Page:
The TX200 in any configuration is a classic. Whether you have a first model, a Mark II or the current Mark III, you’ll never make a mistake owning a TX200.
Any model Whiscombe air rifle is money in the bank. Right now, it’s in the high interest-producing category. I paid $2,300 for my four-caliber outfit a decade ago, and today I wouldn’t sell it for $5,000. John Whiscombe has ended production, but there are still a few guns being delivered, so there’s a slim chance of getting one.
A Quackenbush Outlaw Long-Action big bore rifle is a sure bet to double your money at the present time. Dennis will never cheapen the product, and, when his order book opened last Saturday, he filled his 50 orders in two hours. I know a guy who buys one for $700 each time the book opens and resells it for $1200-1500. Dennis may bring one or two speculative rifles to the Roanoke airgun expo that starts today, but they’ll be gone in a few hours.
The .457 Quackenbush is a PCP, so where are all the smallbore PCP classics? Are there classic PCPs among the vintage guns? Those who own certain models will argue that they deserve classic status, but the truth is that there aren’t very many true classic precharged pneumatics. I believe the reason for that is the simplicity of the design.
A PCP is just a hollow tube with a valve connected to a barrel. One gun is a lot like all the others. To argue that a Daystate is better than an FX is to argue Chevys and Fords. Yes, Daystate has an electronic firing module, but that keeps it from becoming a classic in my opinion. Any rifle whose future depends on a reliable source of electronic boards is doomed to early obsolescence. If I were forced to nominate one PCP to the status of a classic, it would be the Falcon FN-19 rifle because of its rock-simple technology and utter reliability.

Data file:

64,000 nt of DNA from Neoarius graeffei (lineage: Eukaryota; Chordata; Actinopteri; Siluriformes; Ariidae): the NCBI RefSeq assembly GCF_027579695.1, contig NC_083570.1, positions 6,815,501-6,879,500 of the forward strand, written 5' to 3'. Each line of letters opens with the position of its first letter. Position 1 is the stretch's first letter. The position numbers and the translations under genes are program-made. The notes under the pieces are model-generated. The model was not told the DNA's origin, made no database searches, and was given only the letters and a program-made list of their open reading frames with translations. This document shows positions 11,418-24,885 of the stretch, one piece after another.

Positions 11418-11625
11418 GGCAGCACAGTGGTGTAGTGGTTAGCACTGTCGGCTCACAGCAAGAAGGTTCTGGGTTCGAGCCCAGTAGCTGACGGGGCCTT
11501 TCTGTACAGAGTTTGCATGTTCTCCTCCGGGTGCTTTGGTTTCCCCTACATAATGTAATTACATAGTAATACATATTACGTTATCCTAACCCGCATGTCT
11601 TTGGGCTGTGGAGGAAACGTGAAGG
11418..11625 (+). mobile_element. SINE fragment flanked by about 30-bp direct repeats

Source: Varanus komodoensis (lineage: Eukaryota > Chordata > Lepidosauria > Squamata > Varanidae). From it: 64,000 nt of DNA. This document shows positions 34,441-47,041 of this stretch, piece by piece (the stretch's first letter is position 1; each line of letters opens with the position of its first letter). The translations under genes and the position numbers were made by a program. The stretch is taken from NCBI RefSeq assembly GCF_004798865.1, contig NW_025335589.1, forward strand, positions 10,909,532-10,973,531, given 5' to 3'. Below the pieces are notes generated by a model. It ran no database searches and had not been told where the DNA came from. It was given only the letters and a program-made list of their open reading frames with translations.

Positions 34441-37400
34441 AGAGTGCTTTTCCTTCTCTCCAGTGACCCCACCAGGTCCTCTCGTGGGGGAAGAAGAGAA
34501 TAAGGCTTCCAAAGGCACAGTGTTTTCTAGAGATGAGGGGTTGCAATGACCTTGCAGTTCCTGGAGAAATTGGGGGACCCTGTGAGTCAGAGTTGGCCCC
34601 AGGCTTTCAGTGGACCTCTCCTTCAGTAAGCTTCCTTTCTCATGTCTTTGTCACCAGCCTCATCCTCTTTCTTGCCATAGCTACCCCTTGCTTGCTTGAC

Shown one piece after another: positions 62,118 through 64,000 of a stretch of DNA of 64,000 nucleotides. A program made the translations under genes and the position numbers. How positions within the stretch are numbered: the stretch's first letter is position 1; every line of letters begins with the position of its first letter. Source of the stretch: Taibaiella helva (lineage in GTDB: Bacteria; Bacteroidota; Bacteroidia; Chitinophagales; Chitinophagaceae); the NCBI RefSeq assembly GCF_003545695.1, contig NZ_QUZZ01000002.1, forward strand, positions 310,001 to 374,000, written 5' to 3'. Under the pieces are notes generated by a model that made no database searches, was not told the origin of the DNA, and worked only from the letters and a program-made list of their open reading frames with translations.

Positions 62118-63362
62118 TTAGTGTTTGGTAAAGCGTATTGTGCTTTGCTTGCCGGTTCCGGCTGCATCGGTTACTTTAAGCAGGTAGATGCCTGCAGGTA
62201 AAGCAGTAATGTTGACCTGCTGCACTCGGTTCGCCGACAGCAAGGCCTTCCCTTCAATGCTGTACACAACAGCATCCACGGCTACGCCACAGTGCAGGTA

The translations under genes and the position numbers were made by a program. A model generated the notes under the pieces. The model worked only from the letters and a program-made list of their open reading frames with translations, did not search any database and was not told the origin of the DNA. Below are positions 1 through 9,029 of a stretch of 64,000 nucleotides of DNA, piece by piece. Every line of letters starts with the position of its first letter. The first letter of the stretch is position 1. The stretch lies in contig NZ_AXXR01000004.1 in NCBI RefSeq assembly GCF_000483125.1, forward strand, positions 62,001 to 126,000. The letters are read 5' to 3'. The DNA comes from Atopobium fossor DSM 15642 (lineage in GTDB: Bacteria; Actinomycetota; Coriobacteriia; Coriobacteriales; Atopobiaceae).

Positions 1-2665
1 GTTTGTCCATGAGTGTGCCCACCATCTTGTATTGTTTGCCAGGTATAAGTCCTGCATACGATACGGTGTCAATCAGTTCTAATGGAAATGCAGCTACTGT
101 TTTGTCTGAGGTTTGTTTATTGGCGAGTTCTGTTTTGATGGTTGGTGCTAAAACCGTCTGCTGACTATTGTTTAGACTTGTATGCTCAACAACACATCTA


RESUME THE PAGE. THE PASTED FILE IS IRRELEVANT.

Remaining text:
In January, Daisy will offer 1,000 replicas of their first 1888 BB gun. An original wire-framed Daisy BB gun sells for $3,000 and up. The replica’s price hasn’t been announced, but I expect it will be under $400. They will sell out in about 2-3 weeks, then the price will immediately double. After that, it should climb to a thousand pretty fast.
Remember, this is just my opinion. I’m not advising anyone to make any investments. While I don’t own an R7 that I say is the top breakbarrel classic, I do own and enjoy a CZ 631 that I didn’t include. It’s the same for the PCPs. I don’t own a Falcon FN-19, but I do have a prototype Benjamin Discovery in .22 caliber that I treasure, along with a Talon SS and a Condor. So, the list is not just the guns I own.
by B.B. Pelletier
Announcement: Pyramyd Air’s tech support department will be closed until Monday, Oct. 27, when they’ll return from the International Airgun Expo in Roanoke, Virginia.
Now, let’s get to today’s blog.
Volvo’s experiences with his new Webley Raider are useful for everyone who’s contemplating getting a precharged airgun. There are things you don’t yet know and other things you’re not even aware of. Now that Volvo has given us his experiences, I would like to reflect on them.
How will you fill it?
First, the problem of compatibility between your intended source of air and the gun you get. I don’t care whether it’s a brand-new gun or a used one. I don’t care whether you get it from a dealer or from the last owner. There’s always a great chance for a screwup–leaving you with a gun that can’t be filled.
When I worked on developing the Benjamin Discovery with Crosman, I was adamant that the pump be included with the gun. At least until I realized that if a guy ever bought a second gun there was no reason he would also want to buy a second pump, too. We had to give him the option of not buying the pump.
And that was when Pandora opened the box! Because some brand-new buyers, not wanting to wait for the Benjamin pumps to be in stock when the Discovery was new, bought their guns without pumps. And then the forums lit up with distress calls–”What do I do?”